when his vehicle was stopped by rebels west of the town of Falluja, and
the three passengers were taken hostage.
Following a National Security Council meeting, Czech Foreign Minister Cyril Svoboda said that the Czech Foreign Ministry, Czech Embassy in Baghdad, as well as Mr Jazairi, who has personal ties with the Czech Republic, have been in constant contact with Iraqi officials. Several teams have also been investigating at the site where the abduction is believed to have taken place. A Czech military police force specially trained for hostage situations is waiting for orders to leave for Iraq. The Czech government is scheduled to discuss further security measures during its session on Wednesday.
Czech hockey star Jaromir Jagr has returned to the Czech Republic to prepare for the World Ice Hockey Championships. Jagr arrived at Prague's Ruzyne Airport in an upbeat mood on Sunday telling reporters he was ready to fight for a title. The ice hockey mega star began the season with the Washington Capitals but was transferred to the New York Rangers at the end of January. Czech sports commentators say that Jagr desperately wants to win a title at the Ice Hockey Championships which would help remove the bitter aftertaste of a poor season in the NHL.
Czech film director Jiri Weiss has died in the United States at the ago of 91. In the course of his career he directed 22 films and countless documentaries for which he received a number of international awards. His best known works are The Wolves' Den and Romeo, Juliette and Darkness. In 1968 Weiss emigrated to the United States where he lectured at various film academies. In 1995 he published an autobiography which came out in Czech under the name The White Mercedes.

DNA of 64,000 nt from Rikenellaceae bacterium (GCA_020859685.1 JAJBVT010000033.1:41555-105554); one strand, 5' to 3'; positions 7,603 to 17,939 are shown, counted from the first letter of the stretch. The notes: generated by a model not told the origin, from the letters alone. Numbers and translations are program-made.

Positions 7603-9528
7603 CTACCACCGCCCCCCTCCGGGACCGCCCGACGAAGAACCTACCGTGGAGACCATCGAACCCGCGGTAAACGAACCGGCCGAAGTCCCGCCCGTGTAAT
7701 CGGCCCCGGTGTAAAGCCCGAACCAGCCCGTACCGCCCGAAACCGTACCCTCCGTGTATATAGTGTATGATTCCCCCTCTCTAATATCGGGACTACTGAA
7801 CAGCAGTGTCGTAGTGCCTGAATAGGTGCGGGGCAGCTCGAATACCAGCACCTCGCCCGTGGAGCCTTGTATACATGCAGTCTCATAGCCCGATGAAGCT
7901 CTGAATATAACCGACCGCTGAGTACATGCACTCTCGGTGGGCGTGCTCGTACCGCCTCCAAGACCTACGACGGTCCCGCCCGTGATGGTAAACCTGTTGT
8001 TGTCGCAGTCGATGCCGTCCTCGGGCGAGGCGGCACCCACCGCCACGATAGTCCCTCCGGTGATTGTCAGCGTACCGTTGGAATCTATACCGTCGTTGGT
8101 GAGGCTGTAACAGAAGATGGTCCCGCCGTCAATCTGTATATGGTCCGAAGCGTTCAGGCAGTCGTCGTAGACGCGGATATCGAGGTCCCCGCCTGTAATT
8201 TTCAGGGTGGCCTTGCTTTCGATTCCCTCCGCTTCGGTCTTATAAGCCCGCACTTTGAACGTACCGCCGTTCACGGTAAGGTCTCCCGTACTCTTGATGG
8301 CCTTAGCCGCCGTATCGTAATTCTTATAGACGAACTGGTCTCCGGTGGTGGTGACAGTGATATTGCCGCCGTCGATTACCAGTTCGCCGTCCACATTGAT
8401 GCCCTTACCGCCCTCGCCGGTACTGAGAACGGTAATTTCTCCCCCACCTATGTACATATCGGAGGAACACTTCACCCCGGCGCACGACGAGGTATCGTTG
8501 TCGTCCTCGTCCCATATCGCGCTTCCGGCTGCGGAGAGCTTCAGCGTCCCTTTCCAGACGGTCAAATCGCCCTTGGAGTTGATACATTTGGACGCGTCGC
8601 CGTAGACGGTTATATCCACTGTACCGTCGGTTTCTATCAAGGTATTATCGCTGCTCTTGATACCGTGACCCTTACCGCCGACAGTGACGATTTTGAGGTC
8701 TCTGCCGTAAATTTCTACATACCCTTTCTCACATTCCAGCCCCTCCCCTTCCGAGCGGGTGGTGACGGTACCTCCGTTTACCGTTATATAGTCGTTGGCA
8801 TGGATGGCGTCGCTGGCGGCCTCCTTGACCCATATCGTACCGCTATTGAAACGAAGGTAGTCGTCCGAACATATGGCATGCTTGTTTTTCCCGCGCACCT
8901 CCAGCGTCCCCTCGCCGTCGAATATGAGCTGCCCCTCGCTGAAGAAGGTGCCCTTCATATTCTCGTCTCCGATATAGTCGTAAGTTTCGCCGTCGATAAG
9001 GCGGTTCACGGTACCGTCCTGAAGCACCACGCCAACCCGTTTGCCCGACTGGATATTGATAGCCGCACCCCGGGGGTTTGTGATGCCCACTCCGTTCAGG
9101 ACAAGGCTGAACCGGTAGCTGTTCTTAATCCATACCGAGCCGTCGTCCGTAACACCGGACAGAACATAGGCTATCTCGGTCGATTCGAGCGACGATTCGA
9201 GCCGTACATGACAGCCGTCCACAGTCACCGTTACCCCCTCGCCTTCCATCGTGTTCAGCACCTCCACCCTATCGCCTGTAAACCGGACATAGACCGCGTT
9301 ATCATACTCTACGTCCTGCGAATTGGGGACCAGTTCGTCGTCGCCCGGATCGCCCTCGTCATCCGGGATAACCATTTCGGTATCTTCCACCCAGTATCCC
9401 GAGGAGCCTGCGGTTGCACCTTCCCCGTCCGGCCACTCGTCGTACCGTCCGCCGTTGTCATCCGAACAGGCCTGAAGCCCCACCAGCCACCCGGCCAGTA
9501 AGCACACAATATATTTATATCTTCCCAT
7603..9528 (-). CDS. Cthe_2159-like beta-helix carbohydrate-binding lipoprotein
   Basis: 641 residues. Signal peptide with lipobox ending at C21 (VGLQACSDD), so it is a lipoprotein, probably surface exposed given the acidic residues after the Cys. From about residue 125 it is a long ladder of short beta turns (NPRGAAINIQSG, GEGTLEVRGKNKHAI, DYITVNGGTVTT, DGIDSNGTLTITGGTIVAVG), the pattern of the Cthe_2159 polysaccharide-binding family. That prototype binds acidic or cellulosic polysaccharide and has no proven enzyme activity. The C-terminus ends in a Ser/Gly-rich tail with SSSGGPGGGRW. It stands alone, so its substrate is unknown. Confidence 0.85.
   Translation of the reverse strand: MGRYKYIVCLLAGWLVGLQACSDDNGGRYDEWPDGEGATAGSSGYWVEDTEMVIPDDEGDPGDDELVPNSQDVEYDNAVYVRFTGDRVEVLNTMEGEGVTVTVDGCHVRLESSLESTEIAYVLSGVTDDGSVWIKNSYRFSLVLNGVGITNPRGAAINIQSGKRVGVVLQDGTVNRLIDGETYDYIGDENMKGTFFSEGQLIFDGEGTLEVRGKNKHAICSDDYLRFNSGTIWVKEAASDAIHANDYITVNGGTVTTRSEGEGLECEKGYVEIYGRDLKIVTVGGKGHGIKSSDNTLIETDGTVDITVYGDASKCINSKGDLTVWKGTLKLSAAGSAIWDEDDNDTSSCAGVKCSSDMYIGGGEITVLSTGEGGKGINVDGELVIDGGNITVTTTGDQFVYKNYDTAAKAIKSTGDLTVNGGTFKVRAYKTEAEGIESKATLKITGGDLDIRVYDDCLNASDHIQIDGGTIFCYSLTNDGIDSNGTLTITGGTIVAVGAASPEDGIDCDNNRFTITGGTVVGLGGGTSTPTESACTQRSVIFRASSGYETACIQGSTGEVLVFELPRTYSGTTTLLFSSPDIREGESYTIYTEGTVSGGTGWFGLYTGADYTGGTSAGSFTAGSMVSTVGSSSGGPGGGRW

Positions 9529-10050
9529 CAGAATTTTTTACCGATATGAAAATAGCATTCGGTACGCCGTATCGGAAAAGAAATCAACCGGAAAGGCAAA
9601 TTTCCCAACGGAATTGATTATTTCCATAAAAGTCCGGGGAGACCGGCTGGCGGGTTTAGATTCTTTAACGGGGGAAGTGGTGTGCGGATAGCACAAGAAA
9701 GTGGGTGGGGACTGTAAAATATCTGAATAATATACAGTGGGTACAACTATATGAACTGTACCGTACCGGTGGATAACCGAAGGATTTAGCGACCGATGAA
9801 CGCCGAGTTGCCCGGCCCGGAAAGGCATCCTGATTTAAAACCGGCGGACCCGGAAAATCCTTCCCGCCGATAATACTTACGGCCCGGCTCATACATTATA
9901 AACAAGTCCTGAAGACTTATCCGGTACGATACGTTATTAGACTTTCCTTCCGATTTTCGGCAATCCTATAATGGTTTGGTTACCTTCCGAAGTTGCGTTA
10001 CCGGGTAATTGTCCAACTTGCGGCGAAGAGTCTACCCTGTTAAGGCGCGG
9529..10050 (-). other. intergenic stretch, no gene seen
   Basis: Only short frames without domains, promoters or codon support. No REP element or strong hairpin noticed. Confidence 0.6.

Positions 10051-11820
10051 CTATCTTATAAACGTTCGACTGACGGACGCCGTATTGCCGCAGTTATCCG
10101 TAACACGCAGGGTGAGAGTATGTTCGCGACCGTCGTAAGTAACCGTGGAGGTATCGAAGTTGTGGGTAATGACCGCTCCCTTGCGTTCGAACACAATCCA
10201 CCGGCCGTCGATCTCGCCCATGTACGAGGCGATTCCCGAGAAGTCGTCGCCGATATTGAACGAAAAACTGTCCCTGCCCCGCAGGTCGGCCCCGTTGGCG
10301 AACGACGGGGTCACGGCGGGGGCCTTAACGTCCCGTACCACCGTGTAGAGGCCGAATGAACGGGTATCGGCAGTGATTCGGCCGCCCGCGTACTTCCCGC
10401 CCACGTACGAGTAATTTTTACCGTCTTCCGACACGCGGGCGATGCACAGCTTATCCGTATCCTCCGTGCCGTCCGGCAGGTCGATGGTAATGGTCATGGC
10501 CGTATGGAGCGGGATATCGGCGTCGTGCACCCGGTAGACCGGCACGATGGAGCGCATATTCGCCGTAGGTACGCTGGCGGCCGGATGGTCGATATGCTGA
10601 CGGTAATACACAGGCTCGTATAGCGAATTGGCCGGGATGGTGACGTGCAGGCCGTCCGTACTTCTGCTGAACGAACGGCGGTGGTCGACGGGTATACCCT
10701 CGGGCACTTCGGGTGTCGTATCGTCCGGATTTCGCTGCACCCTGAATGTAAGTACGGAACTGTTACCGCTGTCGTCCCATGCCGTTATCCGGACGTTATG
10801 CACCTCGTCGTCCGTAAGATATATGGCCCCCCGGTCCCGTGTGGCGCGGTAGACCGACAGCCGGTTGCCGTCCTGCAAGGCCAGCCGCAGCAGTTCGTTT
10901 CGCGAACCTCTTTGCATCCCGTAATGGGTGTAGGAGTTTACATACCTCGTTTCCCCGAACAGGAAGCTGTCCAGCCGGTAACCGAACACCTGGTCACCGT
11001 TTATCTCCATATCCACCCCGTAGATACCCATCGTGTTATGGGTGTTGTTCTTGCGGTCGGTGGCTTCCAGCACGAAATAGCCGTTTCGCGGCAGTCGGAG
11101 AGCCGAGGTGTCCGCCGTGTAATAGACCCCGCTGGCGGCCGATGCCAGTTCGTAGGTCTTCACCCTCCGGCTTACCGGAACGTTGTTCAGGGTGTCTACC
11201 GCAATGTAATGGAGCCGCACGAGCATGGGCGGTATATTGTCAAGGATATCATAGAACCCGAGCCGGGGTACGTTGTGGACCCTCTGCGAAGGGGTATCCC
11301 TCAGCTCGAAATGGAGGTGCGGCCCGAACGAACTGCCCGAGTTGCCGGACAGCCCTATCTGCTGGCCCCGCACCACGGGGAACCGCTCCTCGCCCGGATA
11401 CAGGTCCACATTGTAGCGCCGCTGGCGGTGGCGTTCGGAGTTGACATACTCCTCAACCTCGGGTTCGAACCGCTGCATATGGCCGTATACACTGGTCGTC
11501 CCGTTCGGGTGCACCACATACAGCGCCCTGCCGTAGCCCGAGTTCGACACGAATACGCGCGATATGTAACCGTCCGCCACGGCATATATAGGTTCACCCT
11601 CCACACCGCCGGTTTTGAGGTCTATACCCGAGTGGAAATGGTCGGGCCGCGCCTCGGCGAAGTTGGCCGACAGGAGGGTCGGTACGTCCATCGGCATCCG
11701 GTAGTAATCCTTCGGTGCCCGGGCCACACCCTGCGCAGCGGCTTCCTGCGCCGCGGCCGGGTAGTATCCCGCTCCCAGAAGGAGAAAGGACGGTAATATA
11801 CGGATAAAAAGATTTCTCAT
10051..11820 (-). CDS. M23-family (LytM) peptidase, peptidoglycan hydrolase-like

A lingering respiratory problem has forced the former Czech president Vaclav Havel to cancel a planned visit to Canada and postpone a planned trip to the United States. Mr. Havel was scheduled to attend a panel discussion in Vancouver on April 20th that will include Nobel Peace Prize winners South African Archbishop Desmond Tutu, Iranian human rights activist Shirin Ebadi and the Dalai Lama. After that he planned to spend several months in the United States. Mr. Havel's spokesperson said it was not clear when the president would be fit to travel. He is now said to be working at home in the care of physicians.
There is controversy within the Czech police force over a plan to establish an official list of police informers. Police officers argue that establishing a network of trusty informers takes a long time and the existence of an official list would scare many of them away. They claim that establishing such a list would take the Czech Republic back to the communist years when the police had lists of informers as well as lists of agents. However the police presidium is insistent, saying that although it understands officers' concerns the present practice of each officer guarding his contacts is proving costly and inefficient. Whenever an officer leaves, we loose all his informers and different police units often look for informers in the same circles although there are already available contacts, the police president argued.